The folks so against it, have not suffered from PTSD, eating disorders, chronic pain, glaucoma, cancer etc... They truly can’t relate to these debilitating disabilities, so think before you speak!

Please try to become educated about the “miracle drug”.  No it is not killing anyone! Drunks and opioid addiction does!

Oxycodone is killing people!! No Pot! Wake up and help people for once, stop thinking of yourself and your narrow minded views!

Also, last but not least, this business work be paying taxes in Rockland, something the non-profits do no!

Posted by: Francis Mazzeo, Jr. | Apr 04, 2018 17:16

Alcohol does as much or not more destruction to society and leads to opioid use as much as marijuana. People use alcohol, be it beer, wine or hard liquor, to relax themselves, celebrate or whatever so using marijuana isn't any worse in my opinion. Living on South Main street there are not many weekend nights that inebriated people don't wake me with their actions. As long as they leave my property alone I can live with it. A few potheads added to the mix probably won't making living here less tolerable.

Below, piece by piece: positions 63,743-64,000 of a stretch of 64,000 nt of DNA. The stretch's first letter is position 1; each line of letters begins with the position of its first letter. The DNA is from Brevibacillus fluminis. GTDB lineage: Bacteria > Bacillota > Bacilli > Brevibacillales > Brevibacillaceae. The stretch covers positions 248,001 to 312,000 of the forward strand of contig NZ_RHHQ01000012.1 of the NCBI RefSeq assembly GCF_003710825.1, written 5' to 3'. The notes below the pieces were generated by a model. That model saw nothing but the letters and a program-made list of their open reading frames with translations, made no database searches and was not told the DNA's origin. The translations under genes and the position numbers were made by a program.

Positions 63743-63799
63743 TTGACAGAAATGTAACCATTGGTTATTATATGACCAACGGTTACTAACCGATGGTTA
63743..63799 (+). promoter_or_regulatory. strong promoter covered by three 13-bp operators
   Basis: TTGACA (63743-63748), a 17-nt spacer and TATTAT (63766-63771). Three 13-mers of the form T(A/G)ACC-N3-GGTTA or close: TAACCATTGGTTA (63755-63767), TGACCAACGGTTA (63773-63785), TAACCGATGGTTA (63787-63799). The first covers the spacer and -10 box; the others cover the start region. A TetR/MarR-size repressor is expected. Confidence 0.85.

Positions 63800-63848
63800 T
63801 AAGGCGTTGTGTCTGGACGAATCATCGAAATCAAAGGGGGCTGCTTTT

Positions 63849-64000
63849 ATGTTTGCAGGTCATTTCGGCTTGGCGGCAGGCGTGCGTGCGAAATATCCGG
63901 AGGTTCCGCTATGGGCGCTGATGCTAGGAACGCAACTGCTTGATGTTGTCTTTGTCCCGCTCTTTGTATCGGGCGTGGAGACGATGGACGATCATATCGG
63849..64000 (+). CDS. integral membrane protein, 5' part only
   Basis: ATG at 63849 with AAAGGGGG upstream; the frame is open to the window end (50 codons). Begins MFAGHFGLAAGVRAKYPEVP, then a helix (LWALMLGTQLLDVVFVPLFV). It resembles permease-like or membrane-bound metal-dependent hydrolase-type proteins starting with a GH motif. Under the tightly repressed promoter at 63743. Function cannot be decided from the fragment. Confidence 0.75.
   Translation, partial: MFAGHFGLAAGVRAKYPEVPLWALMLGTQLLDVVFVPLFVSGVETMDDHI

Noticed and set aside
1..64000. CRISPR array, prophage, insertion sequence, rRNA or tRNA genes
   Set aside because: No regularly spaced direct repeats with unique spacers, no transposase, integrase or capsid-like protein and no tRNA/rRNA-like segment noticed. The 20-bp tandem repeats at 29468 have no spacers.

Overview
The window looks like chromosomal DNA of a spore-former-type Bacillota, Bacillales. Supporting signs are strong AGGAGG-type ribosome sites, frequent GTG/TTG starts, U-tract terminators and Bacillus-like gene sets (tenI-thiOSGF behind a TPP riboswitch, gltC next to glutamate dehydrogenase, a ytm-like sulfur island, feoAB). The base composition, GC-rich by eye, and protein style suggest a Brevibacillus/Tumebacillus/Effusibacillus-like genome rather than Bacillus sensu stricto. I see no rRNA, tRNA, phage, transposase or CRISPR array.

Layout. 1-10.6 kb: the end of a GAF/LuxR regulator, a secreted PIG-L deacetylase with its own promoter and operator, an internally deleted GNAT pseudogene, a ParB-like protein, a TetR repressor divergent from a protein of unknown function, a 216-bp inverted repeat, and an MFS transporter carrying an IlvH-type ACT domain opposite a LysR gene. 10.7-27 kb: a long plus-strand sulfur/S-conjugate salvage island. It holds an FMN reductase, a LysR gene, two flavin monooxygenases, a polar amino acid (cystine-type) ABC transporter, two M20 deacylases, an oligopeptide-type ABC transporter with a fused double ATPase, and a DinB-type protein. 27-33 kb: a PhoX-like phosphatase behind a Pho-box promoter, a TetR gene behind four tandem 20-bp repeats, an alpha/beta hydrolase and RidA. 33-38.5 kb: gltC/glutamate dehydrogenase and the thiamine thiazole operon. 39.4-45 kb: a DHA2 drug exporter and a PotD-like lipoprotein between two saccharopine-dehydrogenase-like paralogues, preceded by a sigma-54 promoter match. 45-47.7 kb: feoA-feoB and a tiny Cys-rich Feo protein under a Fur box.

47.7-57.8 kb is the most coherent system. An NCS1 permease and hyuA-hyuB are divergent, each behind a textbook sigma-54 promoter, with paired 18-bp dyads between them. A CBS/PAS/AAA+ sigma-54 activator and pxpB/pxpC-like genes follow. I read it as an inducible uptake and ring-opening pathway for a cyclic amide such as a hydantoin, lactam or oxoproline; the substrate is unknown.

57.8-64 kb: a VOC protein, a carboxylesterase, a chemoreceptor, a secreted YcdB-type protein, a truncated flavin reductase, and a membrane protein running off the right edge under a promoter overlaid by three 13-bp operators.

Posted by: Sandra Schramm | Apr 04, 2018 13:44

When Mr. Westervelt wanted to place his operation on Park St. a lot of information came out about at the Rockland City Council meeting as to how he runs a business. It was not something we would want to happen on Maine Street. It surely seems the rational is that he wants to be prepared if the Legislature passes having marijuana bars. The times they are a changing, but the impression presented on his operating standards and his financial history make me wonder why this would be placed on Main Street. I have seen the photos of the ravaged building of his last operation in Warren and it was unsanitary and he left with without paying his bills according to the owner of the building same as he reportedly did in Gray, Maine.  When you count the towns who have disallowed all or part of the bill before the Legislature I have to wonder why Rockland would vote yes.


If adults want to smoke pot, fine.  Children on the other hand will be getting the wrong impression particularly when they see who comes and goes from a recreational marijuana facility.  Do all of you understand what marijuana use does to a child or adolescent's brain?  There is a lot of support for this to happen, particularly within city policy makers, so if you are opposed, better get out there and make some noise.

Posted by: Amy Files | Apr 04, 2018 11:36